For anyone to describe The Child I Never Was as an ‘enjoyable film’ would be nothing short of a puffery-plagued lie (or as sign of sexual sadism on the part of the viewer), though it is by no means a bad film, just a rather disheartening and thematically disgusting one. Aesthetically cold and sterile and thematically deadly serious and morbidly melancholy, The Child I Never Was is a film about a born bastard loser that was destined for infamy. Melodramatically depicting the life of Teutonic twink teen serial killer Jürgen Bartsch during his killer coming-of-age years, as well as his equally lonely prison years in the somewhat aesthetically sterile form of a docudrama-like tape confession, The Child I Never Was is the patently pathetic celluloid tale of a fucked fellow who would enter this world in a misbegotten manner and would leave in no less a ‘tragic’ fashion. As Jürgen Bartsch (Tobias Schenke) tells a camera at the beginning of the film, “During these six years in prison, things have been great with my parents. Maybe it’s because I’m a good boy now. The way I was at 9 or 10, maybe… I can’t imagine being apart from my parents. I also can’t imagine my parents dying. That’s a completely unbearable idea. I really like my parents. I’m happy when they come to visit me. Mind you, to be honest, 15 minutes is enough, you know?,” but as one learns while The Child I Never Was progresses, the demented boy's 'love' for his family is no more genuine than his halfhearted attempt at becoming a heterosexual via his failed teenage experiences with Essen-based female prostitutes at the age of 17 and post-arrest marriage to a naive nurse. The virtual slave of his exceedingly overbearing adoptive mother Getrud Bartsch (Ulrike Bliefert) for most of his short and sad life, Jürgen was not allowed to play with other kids as a child and if he got dirt on the rug, his pseudo-mommy would not think twice about calling him “a piece of shit” and slapping him around. As for Jürgen’s butcher adoptive father Gerhard (Walter Gontermann), the meathead of a man apparently never displayed a single inkling of emotion towards his adopted son until it was revealed that he was adopted. Of course, Jürgen’s biggest problem was that he was a closeted homo of the Catholic-reared sort and that he was so terribly desperate for little boy ass that he was literally willing to kill just to get it. With the peculiar boyish charm of a sort of kraut Leopold and Loeb, Jürgen would lure younger boys that looked quite similar to himself (i.e. dark/swarthy hair, small, scrawny, pedomorphic, etc.) with the promise of money/goodies, murder them inside his secret cave hideout, and fondle their dead corpses. After attempting to molest a friend who managed to getaway and tell his parents, Jürgen’s father Gerhard found out and quite naturally became concerned, even contacting social services about the incident, but apparently the ‘progressive’ West German government felt there was nothing to worry about. Of course, Jürgen eventually got bored with merely orally pleasuring the genitals of the dead boys, so he began cutting his victim’s body open and fiddling with their guts for maximum orgasmic excitement. Living with the subconscious desire to be caught for his actions as he confessed in his writings, Jürgen was eventually caught after making the mistaking of leaving a lit candle for his fifth and final would-be-victim, who managed to escape using the candle flame to burn off the rope that the pedo-killer bound him with. Apparently, Jürgen left the boy to watch television with his parents and planned to skin his victim alive when he got back, which certainly demonstrates the domesticated depravity of his mind and the schizophrenic double-life he led before he was caught.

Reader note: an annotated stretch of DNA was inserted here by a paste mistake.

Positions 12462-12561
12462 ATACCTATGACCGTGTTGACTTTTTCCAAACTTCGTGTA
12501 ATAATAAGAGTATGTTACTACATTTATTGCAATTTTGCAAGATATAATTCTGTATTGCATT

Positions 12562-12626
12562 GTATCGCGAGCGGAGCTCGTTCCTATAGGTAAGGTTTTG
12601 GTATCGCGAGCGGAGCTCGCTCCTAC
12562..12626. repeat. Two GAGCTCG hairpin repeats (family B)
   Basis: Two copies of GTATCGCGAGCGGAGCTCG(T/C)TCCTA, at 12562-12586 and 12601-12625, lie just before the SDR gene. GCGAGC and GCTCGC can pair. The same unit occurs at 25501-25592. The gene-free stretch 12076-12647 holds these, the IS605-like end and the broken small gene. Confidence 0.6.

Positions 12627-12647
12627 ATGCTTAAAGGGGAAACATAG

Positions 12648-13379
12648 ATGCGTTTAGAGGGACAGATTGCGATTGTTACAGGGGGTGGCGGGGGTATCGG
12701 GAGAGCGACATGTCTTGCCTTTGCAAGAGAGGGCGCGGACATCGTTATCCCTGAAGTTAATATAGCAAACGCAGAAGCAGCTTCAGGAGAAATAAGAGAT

While The Child I Never Was concludes pseudo-farcically on a strangely light note with Jürgen Bartsch doing a childish magic trick (or what he calls a “phenomenal trick”), the real-life sodomite serial killer disappeared from the world in 1976 in a strikingly fitting manner when he was only 29 years old. After marrying a nurse in a feeble and insincere attempt to ‘reintegrate himself into society,’ Bartsch opted for having voluntary castration (probably a procedure more pedophiles/serial killers should have!) in the hope he would not have to spend the rest of his life in a mental institution, but fate was not in his favor as he ultimately died on the operating table after an unskilled (and probably unsympathetic) nurse gave him an overdose of Halothane (inhalational general anesthetic). Undoubtedly, in its attempt to portray Jürgen Bartsch as patently pitiable being whose aberrant actions were not surprising considering his unhinged upbringing as an unwanted post-WWII bastard, The Child I Never Was is a total anti-titillating and emotionally terrorizing cinematic success as a sort of melodramatic kraut equivalent to the harrowing HBO documentary Paradise Lost: The Child Murders at Robin Hood Hills (1996). Additionally, the actor that played the young Bartsch, Sebastian Urzendowsky, was a perfect match in terms of appearance and essence. Like the real Bartsch (whose real birth surname was Sadrozinski), actor Urzendowsky is a pedomorphic fellow of the swarthy yet pale sort who, at least judging by his surname, is also a German of Polish ancestry. In that sense, The Child I Never Was also makes for a great piece of accidental anti-Polack propaganda as a work the features the most unflattering depiction of an ethnic Pole since the National Socialist propaganda flick Feuertaufe (1940) aka Baptism of Fire directed by Hans Bertram. Of course, in terms of Teutonic serial killer flicks, The Child I Never Was, not unlike Der Totmacher (1995) aka The Deathmaker directed by Romuald Karmakar, may be one of the better more recent works of the subgenre, but it is certainly not up to par with timeless works like Fritz Lang’s M, The Devil Strikes at Night (1957) aka Nachts, wenn der Teufel kam directed by Teutonic Israelite Robert Siodmak, and The Tenderness of Wolves. After failing to think of a Xmas-themed movie to view/review and remembering Kai S. Pieck’s serial killer flick had a deathly dreary Christmas dinner scene between Jürgen Bartsch and his maniac mommy, I decided that re-watching The Child I Never Was today would probably make for a ‘memorable’ tribute to J.C.'s birthday. Needless to say, The Child I Never Was managed to ruin any Christmas spirit I did have and if that’s not a good enough recommendation for a serial killer flick, I don’t know what is. 

-Ty E